23. Barrel of Holding - This large wooden barrel measuring √(12/π) feet in diameter and 5 feet in height can hold up to 15 cubic feet of matter.

24. Beam Sword of Severed Nerves - A beam sword. It cannot cut anything but nerve strings. Will pass through any other material leaving no harm.

25. Belt of Pants - This belt creates illusory pants on the wearer. The wearer can suppress the illusion at will

26. Belt of Tightening - Every time you put this belt on, all of your clothes permanently shrink a fraction of a millimeter. The effect is compound.

27. Belt of Unbathed Breath - When worn around the waist, allows the user to breathe underwater. Does not function when wet.

28. Boogie Skeleton - This pile of bones is small, such as one that might be obtained from a bird or a toad, though it can look as though it came from any creature. When a song is sung or played in the vicinity of the skeleton, it begins to dance appropriately. As soon as the music stops, it collapses into the pile of bones again. The skeleton, when dancing, can be no larger than Diminutive.

29. Book of Canon - A book that automatically transforms into a copy of the sacred text of any religion, translated into the language the user is most familiar with.

30. Book of Confusion - The letters in this book always appear to be upside down, even if viewed from different directions at the same time. The book is a bad novel about zombies.

31. Book of Curses - When opened, the book verbally berates anyone in the immediate vicinity, calling into question their combat ability, intellect, personal hygiene, lineage and profession of their mothers, and other delightful insults. Once closed the book continues shouting (although it is muffled) until placed inside a bag or some other similar container for 1d4+1 minutes and ignored. Replying to the book in any other way causes the insults to get louder and more childish the more time you spend replying to it.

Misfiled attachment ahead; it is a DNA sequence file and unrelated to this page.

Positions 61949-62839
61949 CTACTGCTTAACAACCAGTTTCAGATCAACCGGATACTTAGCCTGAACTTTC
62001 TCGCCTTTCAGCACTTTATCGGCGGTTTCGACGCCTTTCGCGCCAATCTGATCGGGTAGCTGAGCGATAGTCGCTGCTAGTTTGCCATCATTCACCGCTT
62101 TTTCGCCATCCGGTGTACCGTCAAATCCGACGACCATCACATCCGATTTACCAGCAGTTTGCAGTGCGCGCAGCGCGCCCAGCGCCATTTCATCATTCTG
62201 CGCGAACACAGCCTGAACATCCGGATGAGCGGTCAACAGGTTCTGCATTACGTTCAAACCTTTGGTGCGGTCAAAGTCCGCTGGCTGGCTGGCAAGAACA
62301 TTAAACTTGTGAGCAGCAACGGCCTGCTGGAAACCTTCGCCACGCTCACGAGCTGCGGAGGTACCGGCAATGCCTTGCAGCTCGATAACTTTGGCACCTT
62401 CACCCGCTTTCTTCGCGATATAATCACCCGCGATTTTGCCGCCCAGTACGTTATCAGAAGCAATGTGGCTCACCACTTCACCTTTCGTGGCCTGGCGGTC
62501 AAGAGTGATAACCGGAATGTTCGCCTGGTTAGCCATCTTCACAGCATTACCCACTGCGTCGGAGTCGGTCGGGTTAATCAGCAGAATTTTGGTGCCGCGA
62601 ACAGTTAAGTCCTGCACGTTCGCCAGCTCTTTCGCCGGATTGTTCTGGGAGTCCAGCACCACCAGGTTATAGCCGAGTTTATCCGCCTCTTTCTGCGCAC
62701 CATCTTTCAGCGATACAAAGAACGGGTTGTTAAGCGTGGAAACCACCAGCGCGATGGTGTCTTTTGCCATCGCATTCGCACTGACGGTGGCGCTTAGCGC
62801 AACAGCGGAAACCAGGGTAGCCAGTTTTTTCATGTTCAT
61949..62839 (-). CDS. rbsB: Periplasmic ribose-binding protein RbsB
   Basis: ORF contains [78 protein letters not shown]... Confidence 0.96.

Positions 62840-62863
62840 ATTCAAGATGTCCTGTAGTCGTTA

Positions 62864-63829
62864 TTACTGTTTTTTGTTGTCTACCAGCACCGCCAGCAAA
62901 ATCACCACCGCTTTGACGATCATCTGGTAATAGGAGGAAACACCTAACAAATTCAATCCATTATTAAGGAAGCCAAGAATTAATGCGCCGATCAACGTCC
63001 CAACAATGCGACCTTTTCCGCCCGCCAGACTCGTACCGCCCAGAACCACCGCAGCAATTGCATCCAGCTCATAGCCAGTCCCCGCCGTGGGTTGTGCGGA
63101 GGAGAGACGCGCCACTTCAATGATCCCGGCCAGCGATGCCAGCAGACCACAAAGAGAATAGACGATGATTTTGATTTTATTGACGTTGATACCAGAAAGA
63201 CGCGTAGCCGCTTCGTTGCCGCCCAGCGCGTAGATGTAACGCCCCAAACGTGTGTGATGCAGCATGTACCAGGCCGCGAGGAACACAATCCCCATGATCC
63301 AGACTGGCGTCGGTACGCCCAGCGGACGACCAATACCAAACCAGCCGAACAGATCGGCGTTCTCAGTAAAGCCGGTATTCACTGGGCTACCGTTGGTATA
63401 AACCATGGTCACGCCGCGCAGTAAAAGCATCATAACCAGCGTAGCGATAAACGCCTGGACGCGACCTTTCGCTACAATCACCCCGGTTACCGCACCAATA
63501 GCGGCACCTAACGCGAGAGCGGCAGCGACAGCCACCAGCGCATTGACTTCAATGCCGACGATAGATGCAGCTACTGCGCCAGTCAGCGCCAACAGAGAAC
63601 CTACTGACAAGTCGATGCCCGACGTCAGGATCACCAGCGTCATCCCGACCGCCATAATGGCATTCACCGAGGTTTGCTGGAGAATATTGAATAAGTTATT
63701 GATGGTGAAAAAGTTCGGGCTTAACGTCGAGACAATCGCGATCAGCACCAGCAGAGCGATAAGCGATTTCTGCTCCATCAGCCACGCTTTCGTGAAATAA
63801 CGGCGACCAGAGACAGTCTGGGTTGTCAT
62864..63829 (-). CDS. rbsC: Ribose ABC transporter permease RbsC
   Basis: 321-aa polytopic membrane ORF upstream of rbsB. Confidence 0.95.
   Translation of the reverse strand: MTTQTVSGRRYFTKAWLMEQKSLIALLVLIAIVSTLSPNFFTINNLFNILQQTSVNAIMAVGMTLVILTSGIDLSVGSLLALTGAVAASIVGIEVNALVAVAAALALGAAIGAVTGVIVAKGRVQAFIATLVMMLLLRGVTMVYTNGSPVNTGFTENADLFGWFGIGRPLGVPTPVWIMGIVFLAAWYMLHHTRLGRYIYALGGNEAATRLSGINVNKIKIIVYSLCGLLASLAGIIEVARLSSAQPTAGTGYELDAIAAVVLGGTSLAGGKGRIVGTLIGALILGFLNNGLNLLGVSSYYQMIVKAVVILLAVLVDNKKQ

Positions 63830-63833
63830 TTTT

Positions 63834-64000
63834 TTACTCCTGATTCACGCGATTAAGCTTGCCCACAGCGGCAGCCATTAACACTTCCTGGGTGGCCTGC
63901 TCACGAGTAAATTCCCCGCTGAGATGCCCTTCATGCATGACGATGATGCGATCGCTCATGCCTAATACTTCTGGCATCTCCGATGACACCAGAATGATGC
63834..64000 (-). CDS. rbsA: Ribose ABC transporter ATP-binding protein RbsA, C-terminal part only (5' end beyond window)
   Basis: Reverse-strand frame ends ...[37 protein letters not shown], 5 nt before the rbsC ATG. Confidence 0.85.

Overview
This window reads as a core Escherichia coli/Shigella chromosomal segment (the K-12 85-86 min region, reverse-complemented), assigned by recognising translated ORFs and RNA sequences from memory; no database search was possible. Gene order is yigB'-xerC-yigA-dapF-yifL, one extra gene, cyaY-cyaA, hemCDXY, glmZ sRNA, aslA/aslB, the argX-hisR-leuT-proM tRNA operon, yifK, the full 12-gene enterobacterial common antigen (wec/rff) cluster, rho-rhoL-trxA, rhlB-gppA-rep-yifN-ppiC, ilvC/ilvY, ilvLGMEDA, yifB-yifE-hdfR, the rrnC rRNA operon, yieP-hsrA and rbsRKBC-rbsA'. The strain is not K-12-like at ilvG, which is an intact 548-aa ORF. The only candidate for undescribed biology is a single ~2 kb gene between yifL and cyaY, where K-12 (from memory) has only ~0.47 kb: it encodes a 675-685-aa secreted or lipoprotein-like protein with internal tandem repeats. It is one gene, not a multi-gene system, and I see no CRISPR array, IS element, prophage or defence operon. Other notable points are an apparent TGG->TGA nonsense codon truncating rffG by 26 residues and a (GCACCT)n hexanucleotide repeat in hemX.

32. Book of Exalted Deeds - Contains a listing of some of the finest houses ever sold and the specifics of the titles to the properties.

33. Boots of Blinding Speed - The wearer’s speed is doubled, and they are blinded.

34. Boots of Levitation - These boots levitate a few inches off the ground when not worn.

35. Boots of Stylishness - Knee high black boots that are always clean and shiny. They never take in water, thus feet are always dry.

36. Boots of Teleportation - Allows the player to teleport wherever they like, but don’t carry the wearer with them when activated; the boots teleport just fine, though.

37. Boots of Walking - The wearer of the boots cannot run, nor can he take a double move action, and takes a -5 to Tumble checks. These boots are made for walkin’, and that’s just what they’ll do.

38. Bottle of Air - It’s a bottle. Full of air. Congratulations.

39. Bottomless Beer Mug - Any liquid poured into this mug treats the bottom as incorporeal, but solid objects don’t.

40. Bowl of Comfortable Warmth - Any liquid in the bowl will feel comfortably warm, so icy cold water will feel like it’s a bit over room temperature. Do note, however, that it’s still icy cold water, it just feels warmer.

50. Breastplate of Secret Detection - If the wearer of this breastplate gains a piece of information that is somehow connected to the concealment of a hidden conspiracy or plot, a live and still wet red herring forms on the inside of the armor.

51. Bullying Gloves - At random intervals, these gloves instil the wearer with a near-irresistible urge to hit themselves.

52. Bunyan’s Belt - When worn, causes an enormous, bushy black beard to appear on the wearer’s face.

53. Cape of Resistance - When this item is placed on any living thing it somehow manages to fall off, untie itself, slip past the owner’s neck entirely, or otherwise avoid being worn.

54. Case of the Litigator - Translates any document placed in the case into legal jargon; non-reversible. Does not confer the ability to understand legal jargon.

55. Cat of Schrodinger - When this cat is not being observed in any way it is both dead and alive. When something observes it, it suddenly becomes either dead or alive with a 50% chance of either.

56. Chair of Steadiness - This chair can be moved but cannot be tipped over by anything less than a DC 35 Strength check.

57. Charles - This small, unremarkable figurine of a gnome refuses to be called anything but Charles. No other name will leave the lips of the speaker. It has no other powers.

58. Chime of Interruption - This instrument can be struck once every round, which takes a standard action. On any round the chime is activated the user may ready one action without spending an action to do so.

59. Chime of Opening - Commonly affixed to or near doors, when pressed it emits a sound on the interior of the owner’s home to let them know guests have arrived.